View synonyms for inertia


[ in-ur-shuh, ih-nur- ]


  1. inertness, especially with regard to effort, motion, action, and the like; inactivity; sluggishness.

    Synonyms: laziness, inaction, torpor

  2. Physics.
    1. the property of matter by which it retains its state of rest or its velocity along a straight line so long as it is not acted upon by an external force.
    2. an analogous property of a force:

      electric inertia.

  3. Medicine/Medical. lack of activity, especially as applied to a uterus during childbirth when its contractions have decreased or stopped.


/ ɪnˈɜːʃə; -ʃɪə /


  1. the state of being inert; disinclination to move or act
  2. physics
    1. the tendency of a body to preserve its state of rest or uniform motion unless acted upon by an external force
    2. an analogous property of other physical quantities that resist change

      thermal inertia


/ ĭ-nûrshə /

  1. The resistance of a body to changes in its momentum. Because of inertia, a body at rest remains at rest, and a body in motion continues moving in a straight line and at a constant speed, unless a force is applied to it. Mass can be considered a measure of a body's inertia.
  2. See more at Newton's laws of motionSee also mass


  1. In physics , the tendency for objects at rest to remain at rest, and for objects in uniform motion to continue in motion in a straight line , unless acted on by an outside force . ( See Newton's laws of motion .)

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Derived Forms

  • inˈertial, adjective

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Other Words From

  • in·ertial adjective
  • noni·nertial adjective

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Word History and Origins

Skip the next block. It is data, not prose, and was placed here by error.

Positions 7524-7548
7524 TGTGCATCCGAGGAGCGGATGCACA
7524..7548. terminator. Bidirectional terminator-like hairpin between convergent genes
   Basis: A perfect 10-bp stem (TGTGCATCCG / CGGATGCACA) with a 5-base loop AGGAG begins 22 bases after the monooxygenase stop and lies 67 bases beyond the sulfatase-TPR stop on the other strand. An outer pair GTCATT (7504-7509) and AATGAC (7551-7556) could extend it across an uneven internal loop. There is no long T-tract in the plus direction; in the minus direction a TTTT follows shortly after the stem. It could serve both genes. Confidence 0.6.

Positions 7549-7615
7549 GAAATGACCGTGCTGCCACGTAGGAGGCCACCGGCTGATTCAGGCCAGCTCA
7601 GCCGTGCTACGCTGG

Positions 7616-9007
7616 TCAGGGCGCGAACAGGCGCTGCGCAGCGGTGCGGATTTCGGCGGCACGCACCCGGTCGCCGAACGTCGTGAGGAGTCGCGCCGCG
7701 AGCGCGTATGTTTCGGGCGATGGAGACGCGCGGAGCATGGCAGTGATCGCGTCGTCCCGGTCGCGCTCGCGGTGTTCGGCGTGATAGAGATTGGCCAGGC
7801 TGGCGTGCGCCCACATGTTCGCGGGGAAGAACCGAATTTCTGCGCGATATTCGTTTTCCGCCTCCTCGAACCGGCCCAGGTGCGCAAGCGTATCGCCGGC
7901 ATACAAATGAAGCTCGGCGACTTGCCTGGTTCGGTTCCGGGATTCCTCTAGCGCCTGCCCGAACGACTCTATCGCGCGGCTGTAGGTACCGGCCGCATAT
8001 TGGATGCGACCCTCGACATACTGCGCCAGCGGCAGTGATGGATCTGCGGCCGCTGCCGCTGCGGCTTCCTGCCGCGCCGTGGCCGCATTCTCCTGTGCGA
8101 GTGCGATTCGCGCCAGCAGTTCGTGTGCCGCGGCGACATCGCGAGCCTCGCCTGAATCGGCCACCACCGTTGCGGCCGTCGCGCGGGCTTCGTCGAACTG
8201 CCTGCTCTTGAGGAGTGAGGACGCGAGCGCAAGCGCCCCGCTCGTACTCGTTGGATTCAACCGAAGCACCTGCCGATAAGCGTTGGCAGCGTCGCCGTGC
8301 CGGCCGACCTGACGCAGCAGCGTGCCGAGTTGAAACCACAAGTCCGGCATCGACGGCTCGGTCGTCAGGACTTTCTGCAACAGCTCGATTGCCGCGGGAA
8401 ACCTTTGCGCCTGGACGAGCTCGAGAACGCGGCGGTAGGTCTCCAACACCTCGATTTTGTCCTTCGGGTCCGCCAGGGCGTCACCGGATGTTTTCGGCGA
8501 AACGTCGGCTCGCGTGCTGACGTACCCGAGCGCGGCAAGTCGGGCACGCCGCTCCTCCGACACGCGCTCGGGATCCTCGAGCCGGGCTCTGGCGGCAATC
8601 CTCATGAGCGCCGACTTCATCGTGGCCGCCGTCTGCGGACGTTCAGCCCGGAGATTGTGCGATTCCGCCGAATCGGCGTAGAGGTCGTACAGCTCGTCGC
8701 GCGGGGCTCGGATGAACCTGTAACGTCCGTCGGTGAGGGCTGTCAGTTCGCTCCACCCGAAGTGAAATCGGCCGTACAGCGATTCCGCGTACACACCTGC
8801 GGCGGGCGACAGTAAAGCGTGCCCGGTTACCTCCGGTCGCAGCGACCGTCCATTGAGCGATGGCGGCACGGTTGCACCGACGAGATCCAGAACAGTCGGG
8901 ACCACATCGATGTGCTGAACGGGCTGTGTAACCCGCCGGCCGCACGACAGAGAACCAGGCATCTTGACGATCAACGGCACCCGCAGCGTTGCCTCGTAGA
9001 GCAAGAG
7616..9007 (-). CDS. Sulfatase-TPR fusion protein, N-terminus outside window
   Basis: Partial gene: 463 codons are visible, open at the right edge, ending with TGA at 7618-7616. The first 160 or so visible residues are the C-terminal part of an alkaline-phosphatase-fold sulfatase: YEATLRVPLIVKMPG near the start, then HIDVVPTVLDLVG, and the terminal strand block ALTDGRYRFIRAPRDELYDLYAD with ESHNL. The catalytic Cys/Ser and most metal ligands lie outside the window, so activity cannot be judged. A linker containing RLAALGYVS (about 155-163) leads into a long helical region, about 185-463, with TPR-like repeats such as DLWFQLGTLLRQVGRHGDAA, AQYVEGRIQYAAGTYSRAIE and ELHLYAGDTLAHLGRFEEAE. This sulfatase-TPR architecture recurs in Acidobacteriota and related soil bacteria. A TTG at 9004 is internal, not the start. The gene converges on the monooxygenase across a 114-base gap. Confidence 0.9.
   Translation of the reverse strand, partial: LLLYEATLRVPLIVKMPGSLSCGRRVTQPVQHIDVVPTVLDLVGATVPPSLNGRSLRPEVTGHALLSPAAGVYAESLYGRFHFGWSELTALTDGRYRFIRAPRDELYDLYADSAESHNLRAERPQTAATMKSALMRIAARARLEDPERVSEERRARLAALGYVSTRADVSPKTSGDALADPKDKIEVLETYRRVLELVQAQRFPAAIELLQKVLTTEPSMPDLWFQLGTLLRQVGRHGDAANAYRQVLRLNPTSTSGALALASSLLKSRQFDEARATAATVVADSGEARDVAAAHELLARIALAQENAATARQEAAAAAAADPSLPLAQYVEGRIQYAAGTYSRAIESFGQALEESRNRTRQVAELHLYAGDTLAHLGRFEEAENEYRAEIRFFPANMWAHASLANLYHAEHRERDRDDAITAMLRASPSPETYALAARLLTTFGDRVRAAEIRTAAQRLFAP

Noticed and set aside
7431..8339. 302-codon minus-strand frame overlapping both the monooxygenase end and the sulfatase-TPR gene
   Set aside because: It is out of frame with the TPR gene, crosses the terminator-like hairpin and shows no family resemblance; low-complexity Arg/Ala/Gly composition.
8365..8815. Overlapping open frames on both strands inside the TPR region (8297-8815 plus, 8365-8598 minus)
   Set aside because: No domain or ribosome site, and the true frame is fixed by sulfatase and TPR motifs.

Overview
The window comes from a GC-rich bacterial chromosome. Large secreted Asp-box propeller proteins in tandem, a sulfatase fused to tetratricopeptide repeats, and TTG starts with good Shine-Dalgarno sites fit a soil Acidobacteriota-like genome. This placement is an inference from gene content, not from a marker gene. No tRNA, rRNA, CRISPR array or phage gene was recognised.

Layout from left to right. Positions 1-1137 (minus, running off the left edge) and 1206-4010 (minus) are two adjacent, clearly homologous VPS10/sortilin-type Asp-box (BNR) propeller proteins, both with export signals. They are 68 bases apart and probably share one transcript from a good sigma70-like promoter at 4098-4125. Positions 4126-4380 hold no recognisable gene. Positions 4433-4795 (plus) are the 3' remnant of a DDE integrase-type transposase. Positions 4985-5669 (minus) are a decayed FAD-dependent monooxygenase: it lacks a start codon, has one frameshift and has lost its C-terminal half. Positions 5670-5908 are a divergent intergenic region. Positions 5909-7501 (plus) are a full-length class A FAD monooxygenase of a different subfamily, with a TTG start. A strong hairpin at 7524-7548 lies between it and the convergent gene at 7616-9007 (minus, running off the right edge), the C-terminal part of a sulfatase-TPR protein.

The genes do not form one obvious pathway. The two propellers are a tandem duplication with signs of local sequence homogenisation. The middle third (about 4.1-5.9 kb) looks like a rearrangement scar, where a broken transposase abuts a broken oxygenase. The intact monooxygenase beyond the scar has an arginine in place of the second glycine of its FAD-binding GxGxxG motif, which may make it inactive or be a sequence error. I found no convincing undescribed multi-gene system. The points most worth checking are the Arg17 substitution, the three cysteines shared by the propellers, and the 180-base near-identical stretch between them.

Origin of inertia1

First recorded in 1705–15; from Latin: “lack of skill, slothfulness”; inert, -ia

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Example Sentences

That’s partly a product of inertia, with many advertisers simply accustomed to speaking the language of the GRP.

From Digiday

Moving the weight away from the center of gravity gives the club a higher moment of inertia, which means it’s less likely to twist as it hits the ball and send your shot rolling in the wrong direction.

According to Yagley, the Supersport-35 has a moment of inertia measuring roughly 5,000 grams per centimeter squared, which is roughly what you might expect from a high-end driver.

Those included observations of the sample collection chamber using onboard cameras, as well as a spin maneuver scheduled for Saturday that would approximate the sample’s mass through moment-of-inertia measurements.

“It feels like inertia, and the inertia is stunning,” Feigenholtz said after the hearing.

Bureaucratic inertia is, by long tradition, the most efficient dispatcher of scandals.

The same inertia and restlessness is setting in behind the scenes as well.

Much of the surface of Mars is covered in fine sand and dust, both of which have low thermal inertia.

That measure is known as thermal inertia, and it provides information far beyond what we can get from visible light alone.

However, exposed rock and larger sand grains have higher thermal inertia, so they glow more brightly.

But for the most part even industry and endowment were powerless against the inertia of custom and the dead-weight of environment.

Owing to its inertia, no heavy bellows weight can be set into motion rapidly.

Owing to its inertia, it would thus tend continually to lag behind the particles of matter about it.

The observations are difficult, and the inertia of the instrument is liable to cause error, but much care was taken.

You have no idea how the inertia of such a character makes itself felt.


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inert gasinertia force